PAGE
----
Trump's Problem With Women Will Tar the GOP

Trump's Problem With Women Will Tar the GOP
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“April is the cruelest month,” wrote T.S. Eliot, and he didn’t even know Donald Trump.  And Trump’s attacks on Heidi Cruz in March have left us in wonder. What Trump cruelties does April hold? Or May, June, and July?

Not content to merely threaten to somehow “spill the beans” on Ted Cruz’s wife, whatever that means, Trump took to Twitter the next night. He sent out an unflattering picture of Heidi alongside his super-model wife, Melania. Never one for understatement, the man who would be our next president passed along the photo under the tweet, “A picture is worth a thousand words” with a caption that read, "No need to 'spill the beans.' The images are worth a thousand words."

Many have pointed out that Trump’s March madness is not presidential, but that’s an understatement. His most recent antics barely qualify as juvenile. In fact, to call it juvenile is an insult to teenage boys. Most would never have engaged in the casual cruelty that is Trump’s stock-in-trade. He’s been called on it repeatedly. He either doesn’t care or cannot care, because this is who he is. It’s embedded deep in the Trump brand.

At this point, it’s not so much about him. We know who Trump is, and he’s not going to change, sister. It’s about the women. It’s what this all says about the women who have enabled Trump. Simply put: How can any smart, supposedly conservative woman support this coiffed and pampered brute? 

After the meanness Trump unleashed on Heidi Cruz this week, only the “battered wife” or Stockholm syndrome suffices as an excuse for women supporting this man.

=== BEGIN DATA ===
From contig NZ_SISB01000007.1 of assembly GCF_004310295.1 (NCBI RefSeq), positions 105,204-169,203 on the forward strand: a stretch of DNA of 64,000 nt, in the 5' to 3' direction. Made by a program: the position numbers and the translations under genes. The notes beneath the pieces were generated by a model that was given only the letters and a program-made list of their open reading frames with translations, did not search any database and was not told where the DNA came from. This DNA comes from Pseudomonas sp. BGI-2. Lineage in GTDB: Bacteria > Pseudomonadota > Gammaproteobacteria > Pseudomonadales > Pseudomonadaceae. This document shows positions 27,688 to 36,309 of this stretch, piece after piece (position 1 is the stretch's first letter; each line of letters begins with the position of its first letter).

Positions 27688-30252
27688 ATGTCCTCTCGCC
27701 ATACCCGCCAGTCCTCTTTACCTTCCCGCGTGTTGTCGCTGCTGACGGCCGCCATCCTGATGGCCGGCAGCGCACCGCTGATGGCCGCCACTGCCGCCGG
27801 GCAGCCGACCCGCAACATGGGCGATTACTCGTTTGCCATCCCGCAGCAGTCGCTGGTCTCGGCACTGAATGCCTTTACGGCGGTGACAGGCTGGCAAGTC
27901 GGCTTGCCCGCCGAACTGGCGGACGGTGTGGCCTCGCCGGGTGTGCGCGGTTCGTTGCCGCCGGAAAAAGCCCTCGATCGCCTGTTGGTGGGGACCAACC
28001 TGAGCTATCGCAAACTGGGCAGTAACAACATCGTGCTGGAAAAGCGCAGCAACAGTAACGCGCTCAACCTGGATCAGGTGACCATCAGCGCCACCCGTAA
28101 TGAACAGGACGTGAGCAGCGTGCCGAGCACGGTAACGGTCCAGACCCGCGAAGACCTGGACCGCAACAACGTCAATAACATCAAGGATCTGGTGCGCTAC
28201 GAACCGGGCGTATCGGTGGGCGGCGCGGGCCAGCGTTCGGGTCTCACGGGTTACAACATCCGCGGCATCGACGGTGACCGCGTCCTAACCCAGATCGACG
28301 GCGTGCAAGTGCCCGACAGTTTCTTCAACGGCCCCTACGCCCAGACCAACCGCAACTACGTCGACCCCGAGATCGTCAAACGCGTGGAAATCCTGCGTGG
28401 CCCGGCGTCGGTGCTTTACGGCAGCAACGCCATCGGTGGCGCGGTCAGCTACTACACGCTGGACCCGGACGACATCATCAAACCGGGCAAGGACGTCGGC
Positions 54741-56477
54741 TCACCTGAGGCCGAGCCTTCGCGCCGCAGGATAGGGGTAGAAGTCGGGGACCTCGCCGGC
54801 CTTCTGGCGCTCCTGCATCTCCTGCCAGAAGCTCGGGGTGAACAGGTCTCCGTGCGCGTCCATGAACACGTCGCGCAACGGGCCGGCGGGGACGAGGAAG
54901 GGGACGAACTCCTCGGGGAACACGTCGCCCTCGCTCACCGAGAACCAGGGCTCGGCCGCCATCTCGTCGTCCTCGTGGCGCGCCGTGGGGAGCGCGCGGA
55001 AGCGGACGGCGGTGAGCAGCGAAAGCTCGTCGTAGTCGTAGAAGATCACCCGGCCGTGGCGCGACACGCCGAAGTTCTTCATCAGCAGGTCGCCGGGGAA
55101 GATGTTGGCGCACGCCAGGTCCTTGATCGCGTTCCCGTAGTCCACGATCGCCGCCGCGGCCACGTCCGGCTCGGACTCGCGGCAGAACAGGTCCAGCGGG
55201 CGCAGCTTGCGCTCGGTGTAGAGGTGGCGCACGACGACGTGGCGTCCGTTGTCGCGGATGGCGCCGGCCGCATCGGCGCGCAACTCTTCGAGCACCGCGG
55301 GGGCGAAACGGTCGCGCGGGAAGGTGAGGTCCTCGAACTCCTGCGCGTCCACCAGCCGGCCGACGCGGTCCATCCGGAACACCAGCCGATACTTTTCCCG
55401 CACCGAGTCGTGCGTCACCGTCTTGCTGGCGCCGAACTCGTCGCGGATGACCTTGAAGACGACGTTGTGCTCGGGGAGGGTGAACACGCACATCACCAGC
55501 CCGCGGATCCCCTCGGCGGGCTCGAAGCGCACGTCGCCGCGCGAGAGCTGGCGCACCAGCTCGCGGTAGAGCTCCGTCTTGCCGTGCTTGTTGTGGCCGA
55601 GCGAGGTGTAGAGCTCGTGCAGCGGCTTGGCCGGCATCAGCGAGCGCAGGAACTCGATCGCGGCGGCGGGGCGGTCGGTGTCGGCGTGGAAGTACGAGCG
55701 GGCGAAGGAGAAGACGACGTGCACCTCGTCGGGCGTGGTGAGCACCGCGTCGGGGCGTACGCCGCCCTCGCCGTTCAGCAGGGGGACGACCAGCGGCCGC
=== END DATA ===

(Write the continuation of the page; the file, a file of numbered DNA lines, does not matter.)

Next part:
It’s not like Trump’s late-night tweet assault was a one-off. We’ve been here before. Before Heidi Cruz, there was Carly Fiorina, and the “disgust” Trump marshaled in describing her appearance in a Rolling Stone article. "Look at that face!" he cried. "Would anyone vote for that? Can you imagine that, the face of our next president?!"

Before Carly Fiorina came Megyn Kelly. Trump called her “crazy” and “a bimbo” with blood “coming out of her eyes and whatever” after the Fox News anchor asked an insufficiently subservient question at the first Republican presidential debate.

And before Megyn Kelly there was Rosie O’Donnell, who was among the women that Kelly was referencing in the setup to her question about Trump’s approach to women: “You've called women you don't like ‘fat pigs,’ ‘dogs,’ ‘slobs,’ and ‘disgusting animals.’"

Trump’s response: He was only referring to Rosie, he said, a claim that did not withstand even cursory fact-checking, and explained he didn’t have time for “political correctness.”

To understand how he really views women, let’s revisit a Trump line from a time before he went into politics. In a 1991 interview in Esquire: “You know, it really doesn`t matter what [the media] write as long as you`ve got a young and beautiful piece of ass.”

So from as early as 1991 to as late as last week, Trump treats women as objects to be dominated or mocked.

Democrats will recite these Trumpisms again and again come the autumn election; actually, they are already starting. These recitations will make real the Democrats’ hitherto bogus notion of a Republican “War on Women.” A Trump-Clinton general election will also accomplish what many of us hitherto thought impossible: They’ll make a sympathetic character of Hillary Clinton, especially if Trump goes after her appearance. (Or do only Republican women merit such treatment?)

Behold the man. Trump has no political philosophy, no ideology and no discernible virtue. But there is a pattern and practice– and prejudice – beyond Trump’s will to power, and it has a name. As Franklin Foer wrote last week in Slate, it’s called misogyny. “Humiliating women by decrying their ugliness is an almost recreational pastime for Trump,” writes Foer, who chronicles the carnage.

It’s a profoundly disturbing litany of misogyny in word and deed, one more American women will come to know if Trump wins the Republican nomination.

The answer to Freud’s famous question – What do women want? – may remain elusive. After last’s week’s vicious treatment of Heidi Cruz, there’s only one answer to the question “What do smart conservative women want?” Not Donald J. Trump.

Ann Corkery is a partner at Stein Mitchell Cipollone Beato & Missner LLP and a former board member of the Beckett Fund.

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